Over the summer, I had the opportunity to meet George Crumb, a very well-renowned composer who would be found in any textbook on contemporary or 20th-21st century music. It all started when I watched a documentary on Igor Stravinsky (certainly one of the titans of classical music), and he recalled in vivid detail a childhood experience that greatly affected him for the rest of his life. He recounted a time when as a young child he went to a concert and he saw Pyotr Ilyich Tchaikovsky, a great Russian classical composer of the Romantic era. I thought to myself, I want to have an experience like that! Luckily, I reside in an area where there is a lively classical music scene, with concerts, operas, etc., held regularly, and with many pre-eminent educational institutions in the area. Surely, I would be able to find someone in the area who I could meet. And indeed I did.
I first went to check the alumni of the music schools in my area, and decided to try and meet one of them. The composer I came upon is a composer by the name of George Crumb. Crumb was born in Charleston, West Virginia. He received his degrees from Mason College of Music, University of Illinois-Champaign, and then the University of Michigan, before he began a long-term relationship with the University of Pennsylvania, where he taught from 1965-1997. Because Crumb has been so widely published and celebrated, he is one of the few composers who has made enough money from writing music that he did not need to teach (as almost all composers do today.) However, he chose to do so anyway. He, in turn, taught many talented and accomplished composers who write today, including a teacher who I took a class with before, Prof. Stephen Jaffe. Crumb liked Penn enough that he decided to remain in the area, and has done so until today. I looked him up online, and found an address. I sent him a letter, asking him if he’d like to meet. I received the following letter in response:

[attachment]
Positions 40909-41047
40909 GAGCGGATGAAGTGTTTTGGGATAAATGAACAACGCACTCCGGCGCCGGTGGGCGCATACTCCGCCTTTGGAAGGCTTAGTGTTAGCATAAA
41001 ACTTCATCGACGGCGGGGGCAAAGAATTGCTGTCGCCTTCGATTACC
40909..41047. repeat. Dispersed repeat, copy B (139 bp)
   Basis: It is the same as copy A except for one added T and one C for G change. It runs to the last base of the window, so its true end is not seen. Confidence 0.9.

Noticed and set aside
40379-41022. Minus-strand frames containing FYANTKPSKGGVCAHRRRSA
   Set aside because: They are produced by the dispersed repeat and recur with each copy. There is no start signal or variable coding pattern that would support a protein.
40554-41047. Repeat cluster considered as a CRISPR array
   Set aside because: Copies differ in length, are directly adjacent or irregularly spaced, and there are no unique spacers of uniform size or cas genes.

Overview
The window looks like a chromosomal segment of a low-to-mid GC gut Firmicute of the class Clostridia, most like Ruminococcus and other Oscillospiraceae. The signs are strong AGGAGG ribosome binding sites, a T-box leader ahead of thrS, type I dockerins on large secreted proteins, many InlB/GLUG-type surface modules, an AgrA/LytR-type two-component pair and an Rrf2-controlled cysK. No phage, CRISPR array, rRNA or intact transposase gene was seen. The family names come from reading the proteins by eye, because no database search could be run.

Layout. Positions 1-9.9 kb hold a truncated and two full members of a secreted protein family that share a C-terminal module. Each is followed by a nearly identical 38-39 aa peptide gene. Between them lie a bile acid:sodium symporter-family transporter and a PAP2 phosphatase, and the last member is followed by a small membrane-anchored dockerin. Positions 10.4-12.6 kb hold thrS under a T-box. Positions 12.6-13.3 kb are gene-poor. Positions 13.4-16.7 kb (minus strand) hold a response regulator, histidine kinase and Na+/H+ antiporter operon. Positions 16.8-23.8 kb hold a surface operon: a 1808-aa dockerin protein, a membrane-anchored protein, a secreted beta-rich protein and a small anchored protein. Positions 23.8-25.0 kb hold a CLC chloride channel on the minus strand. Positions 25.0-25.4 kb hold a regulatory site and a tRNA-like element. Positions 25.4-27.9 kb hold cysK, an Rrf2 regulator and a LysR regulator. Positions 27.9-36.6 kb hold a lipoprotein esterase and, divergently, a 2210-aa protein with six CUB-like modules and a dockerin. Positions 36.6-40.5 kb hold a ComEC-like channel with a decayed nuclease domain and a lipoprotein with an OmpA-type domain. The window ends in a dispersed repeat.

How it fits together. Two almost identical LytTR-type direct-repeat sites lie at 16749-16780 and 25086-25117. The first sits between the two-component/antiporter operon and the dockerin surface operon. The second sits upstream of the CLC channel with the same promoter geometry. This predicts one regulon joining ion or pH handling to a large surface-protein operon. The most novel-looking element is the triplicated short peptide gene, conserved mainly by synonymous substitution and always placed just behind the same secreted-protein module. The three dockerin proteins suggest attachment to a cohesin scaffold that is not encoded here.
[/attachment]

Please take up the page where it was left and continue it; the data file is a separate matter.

Eventually, I got back to him, and we set up to meet on a weekday in July.
I pulled up a house that looked pretty unassuming. Now, I should make it clear from the outset that I had no idea what to expect. If I was going to meet the equivalent of George Crumb in another field, like a famous rockstar or rapper or something, he or she would live in a giant house, have a ton of money and cars and stuff like that, and there would be no way that I’d get the chance to meet him. However, my meeting with Crumb was no less surprising, or rewarding. The house looked just like every other. I parked out on the road, and walked up to the door and knocked. Immediately, three or four dogs come swarming to the door, barking their heads off. If I did not know that I was at the right address from having dropped off the letter earlier in the month, I would have thought that I was definitely at the wrong house. But a woman came and opened the door for me, the dogs acting up the whole time behind her. I explained who I was and what I was there for, and she let me in. She introduced herself as Dr. Crumb’s daughter, and unfortunately, I forget her name. While we were waiting for Dr. Crumb to come down, she explained that she ran a sort of shelter for dogs. She took in dogs that needed help and kept them until they were ready to go elsewhere.